If $n = 1$, this follows from Proposition 10.158.9. For general $n$ we argue by induction on $n$. Namely, if $\mathbf{Z}/p^ n\mathbf{Z} \to \Lambda /p^ n\Lambda $ is formally smooth, then we can apply Lemma 10.138.12 to the ring map $\mathbf{Z}/p^{n + 1}\mathbf{Z} \to \Lambda /p^{n + 1}\Lambda $ and the ideal $I = (p^ n) \subset \mathbf{Z}/p^{n + 1}\mathbf{Z}$.
$\square$

Theorem 10.160.8 (Cohen structure theorem). Let $(R, \mathfrak m)$ be a complete local ring.

$R$ has a coefficient ring (see Definition 10.160.4),

if $\mathfrak m$ is a finitely generated ideal, then $R$ is isomorphic to a quotient

\[ \Lambda [[x_1, \ldots , x_ n]]/I \]where $\Lambda $ is either a field or a Cohen ring.

**Proof.**
Let us prove a coefficient ring exists. First we prove this in case the characteristic of the residue field $\kappa $ is zero. Namely, in this case we will prove by induction on $n > 0$ that there exists a section

\[ \varphi _ n : \kappa \longrightarrow R/\mathfrak m^ n \]

to the canonical map $R/\mathfrak m^ n \to \kappa = R/\mathfrak m$. This is trivial for $n = 1$. If $n > 1$, let $\varphi _{n - 1}$ be given. The field extension $\kappa /\mathbf{Q}$ is formally smooth by Proposition 10.158.9. Hence we can find the dotted arrow in the following diagram

\[ \xymatrix{ R/\mathfrak m^{n - 1} & R/\mathfrak m^ n \ar[l] \\ \kappa \ar[u]^{\varphi _{n - 1}} \ar@{..>}[ru] & \mathbf{Q} \ar[l] \ar[u] } \]

This proves the induction step. Putting these maps together

\[ \mathop{\mathrm{lim}}\nolimits _ n\ \varphi _ n : \kappa \longrightarrow R = \mathop{\mathrm{lim}}\nolimits _ n\ R/\mathfrak m^ n \]

gives a map whose image is the desired coefficient ring.

Next, we prove the existence of a coefficient ring in the case where the characteristic of the residue field $\kappa $ is $p > 0$. Namely, choose a Cohen ring $\Lambda $ with $\kappa = \Lambda /p\Lambda $, see Lemma 10.160.6. In this case we will prove by induction on $n > 0$ that there exists a map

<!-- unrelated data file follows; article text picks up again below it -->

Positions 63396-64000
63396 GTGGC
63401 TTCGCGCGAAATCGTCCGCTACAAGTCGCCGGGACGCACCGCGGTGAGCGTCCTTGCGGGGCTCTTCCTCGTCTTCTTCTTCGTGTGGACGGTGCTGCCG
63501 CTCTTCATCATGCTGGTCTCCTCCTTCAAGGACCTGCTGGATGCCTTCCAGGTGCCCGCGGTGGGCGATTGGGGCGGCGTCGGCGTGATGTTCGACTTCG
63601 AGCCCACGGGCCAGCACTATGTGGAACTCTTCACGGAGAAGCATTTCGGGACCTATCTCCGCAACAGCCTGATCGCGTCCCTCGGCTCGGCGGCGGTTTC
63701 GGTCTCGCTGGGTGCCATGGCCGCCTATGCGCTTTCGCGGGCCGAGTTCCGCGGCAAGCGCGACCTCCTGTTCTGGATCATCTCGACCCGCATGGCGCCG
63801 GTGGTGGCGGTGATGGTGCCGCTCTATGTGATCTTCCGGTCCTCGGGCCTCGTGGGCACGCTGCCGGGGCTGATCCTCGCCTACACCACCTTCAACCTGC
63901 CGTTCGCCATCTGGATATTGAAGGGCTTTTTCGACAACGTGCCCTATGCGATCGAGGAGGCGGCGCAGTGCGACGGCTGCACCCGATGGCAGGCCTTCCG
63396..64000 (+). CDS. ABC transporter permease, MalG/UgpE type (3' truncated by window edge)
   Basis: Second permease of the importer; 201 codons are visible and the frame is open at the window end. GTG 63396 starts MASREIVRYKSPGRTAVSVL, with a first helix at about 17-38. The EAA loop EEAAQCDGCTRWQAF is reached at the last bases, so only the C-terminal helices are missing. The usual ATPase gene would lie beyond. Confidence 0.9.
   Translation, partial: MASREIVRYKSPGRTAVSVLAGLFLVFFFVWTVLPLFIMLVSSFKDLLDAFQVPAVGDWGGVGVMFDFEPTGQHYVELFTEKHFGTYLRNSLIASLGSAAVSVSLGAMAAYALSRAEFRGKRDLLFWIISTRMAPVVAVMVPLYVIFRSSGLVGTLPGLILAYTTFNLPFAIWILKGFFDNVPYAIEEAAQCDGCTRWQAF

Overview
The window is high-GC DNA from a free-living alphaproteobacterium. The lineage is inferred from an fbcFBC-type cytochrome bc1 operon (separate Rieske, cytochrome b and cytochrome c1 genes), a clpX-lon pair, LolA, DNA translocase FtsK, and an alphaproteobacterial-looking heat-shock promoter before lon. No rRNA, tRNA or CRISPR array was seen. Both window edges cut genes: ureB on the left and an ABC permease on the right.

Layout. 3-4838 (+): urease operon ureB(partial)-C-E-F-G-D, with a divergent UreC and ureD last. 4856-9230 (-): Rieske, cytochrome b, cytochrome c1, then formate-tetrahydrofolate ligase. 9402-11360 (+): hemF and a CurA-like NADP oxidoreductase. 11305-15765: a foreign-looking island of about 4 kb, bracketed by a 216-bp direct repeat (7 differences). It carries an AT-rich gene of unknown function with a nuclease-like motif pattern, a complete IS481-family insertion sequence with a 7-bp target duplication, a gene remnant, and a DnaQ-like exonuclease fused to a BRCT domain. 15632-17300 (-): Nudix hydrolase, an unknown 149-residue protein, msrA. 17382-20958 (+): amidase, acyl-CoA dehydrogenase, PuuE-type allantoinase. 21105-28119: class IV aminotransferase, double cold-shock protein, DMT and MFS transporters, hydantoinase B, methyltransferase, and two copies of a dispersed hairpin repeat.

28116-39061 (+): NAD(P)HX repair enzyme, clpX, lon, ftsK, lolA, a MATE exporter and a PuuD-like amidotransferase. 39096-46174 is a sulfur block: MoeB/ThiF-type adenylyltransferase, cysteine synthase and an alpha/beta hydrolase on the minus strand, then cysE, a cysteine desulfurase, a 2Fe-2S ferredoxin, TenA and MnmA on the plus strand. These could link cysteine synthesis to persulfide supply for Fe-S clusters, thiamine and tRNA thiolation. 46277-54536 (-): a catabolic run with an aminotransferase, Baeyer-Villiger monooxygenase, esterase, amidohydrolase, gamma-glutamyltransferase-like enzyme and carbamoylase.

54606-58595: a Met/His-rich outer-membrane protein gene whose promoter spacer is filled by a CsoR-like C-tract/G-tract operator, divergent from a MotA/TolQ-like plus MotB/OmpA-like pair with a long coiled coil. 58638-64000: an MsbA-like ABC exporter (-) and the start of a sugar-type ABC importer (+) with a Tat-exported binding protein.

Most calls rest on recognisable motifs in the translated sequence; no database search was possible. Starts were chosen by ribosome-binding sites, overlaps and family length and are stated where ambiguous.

\[ \varphi _ n : \Lambda /p^ n\Lambda \longrightarrow R/\mathfrak m^ n \]

whose composition with the reduction map $R/\mathfrak m^ n \to \kappa $ produces the given isomorphism $\Lambda /p\Lambda = \kappa $. This is trivial for $n = 1$. If $n > 1$, let $\varphi _{n - 1}$ be given. The ring map $\mathbf{Z}/p^ n\mathbf{Z} \to \Lambda /p^ n\Lambda $ is formally smooth by Lemma 10.160.7. Hence we can find the dotted arrow in the following diagram

\[ \xymatrix{ R/\mathfrak m^{n - 1} & R/\mathfrak m^ n \ar[l] \\ \Lambda /p^ n\Lambda \ar[u]^{\varphi _{n - 1}} \ar@{..>}[ru] & \mathbf{Z}/p^ n\mathbf{Z} \ar[l] \ar[u] } \]

This proves the induction step. Putting these maps together

\[ \mathop{\mathrm{lim}}\nolimits _ n\ \varphi _ n : \Lambda = \mathop{\mathrm{lim}}\nolimits _ n\ \Lambda /p^ n\Lambda \longrightarrow R = \mathop{\mathrm{lim}}\nolimits _ n\ R/\mathfrak m^ n \]

gives a map whose image is the desired coefficient ring.

The final statement of the theorem follows readily. Namely, if $y_1, \ldots , y_ n$ are generators of the ideal $\mathfrak m$, then we can use the map $\Lambda \to R$ just constructed to get a map

\[ \Lambda [[x_1, \ldots , x_ n]] \longrightarrow R, \quad x_ i \longmapsto y_ i. \]

Since both sides are $(x_1, \ldots , x_ n)$-adically complete this map is surjective by Lemma 10.96.1 as it is surjective modulo $(x_1, \ldots , x_ n)$ by construction. $\square$

Remark 10.160.9. If $k$ is a field then the power series ring $k[[X_1, \ldots , X_ d]]$ is a Noetherian complete local regular ring of dimension $d$. If $\Lambda $ is a Cohen ring then $\Lambda [[X_1, \ldots , X_ d]]$ is a complete local Noetherian regular ring of dimension $d + 1$. Hence the Cohen structure theorem implies that any Noetherian complete local ring is a quotient of a regular local ring. In particular we see that a Noetherian complete local ring is universally catenary, see Lemma 10.105.9 and Lemma 10.106.3.

Lemma 10.160.10. Let $(R, \mathfrak m)$ be a Noetherian complete local ring. Assume $R$ is regular.